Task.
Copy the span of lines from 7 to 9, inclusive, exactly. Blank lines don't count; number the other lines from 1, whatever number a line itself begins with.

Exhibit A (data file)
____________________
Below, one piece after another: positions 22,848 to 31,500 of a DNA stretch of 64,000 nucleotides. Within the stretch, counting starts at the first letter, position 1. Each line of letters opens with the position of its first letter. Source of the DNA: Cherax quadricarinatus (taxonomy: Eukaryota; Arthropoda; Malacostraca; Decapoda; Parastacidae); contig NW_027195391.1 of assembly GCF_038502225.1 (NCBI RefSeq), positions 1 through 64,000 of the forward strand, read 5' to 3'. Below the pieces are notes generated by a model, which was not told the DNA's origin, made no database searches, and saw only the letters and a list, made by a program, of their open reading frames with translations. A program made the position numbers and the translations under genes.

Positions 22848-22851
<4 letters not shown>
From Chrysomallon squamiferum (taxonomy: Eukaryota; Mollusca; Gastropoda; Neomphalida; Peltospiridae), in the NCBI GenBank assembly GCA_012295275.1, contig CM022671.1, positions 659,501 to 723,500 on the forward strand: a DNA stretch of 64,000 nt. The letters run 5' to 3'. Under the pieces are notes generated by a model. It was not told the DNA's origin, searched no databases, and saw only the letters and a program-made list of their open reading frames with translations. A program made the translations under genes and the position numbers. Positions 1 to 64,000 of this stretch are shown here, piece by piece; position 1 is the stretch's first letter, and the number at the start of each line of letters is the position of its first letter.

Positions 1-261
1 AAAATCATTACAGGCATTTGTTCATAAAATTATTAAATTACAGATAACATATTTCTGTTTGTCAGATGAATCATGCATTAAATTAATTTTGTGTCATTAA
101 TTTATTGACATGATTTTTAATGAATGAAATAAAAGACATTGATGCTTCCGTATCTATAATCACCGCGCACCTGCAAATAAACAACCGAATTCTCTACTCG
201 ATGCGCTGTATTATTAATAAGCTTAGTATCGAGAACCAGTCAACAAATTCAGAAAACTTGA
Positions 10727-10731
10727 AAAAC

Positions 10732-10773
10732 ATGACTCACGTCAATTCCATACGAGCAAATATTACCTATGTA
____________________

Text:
101 TTTATTGACATGATTTTTAATGAATGAAATAAAAGACATTGATGCTTCCGTATCTATAATCACCGCGCACCTGCAAATAAACAACCGAATTCTCTACTCG
201 ATGCGCTGTATTATTAATAAGCTTAGTATCGAGAACCAGTCAACAAATTCAGAAAACTTGA
Positions 10727-10731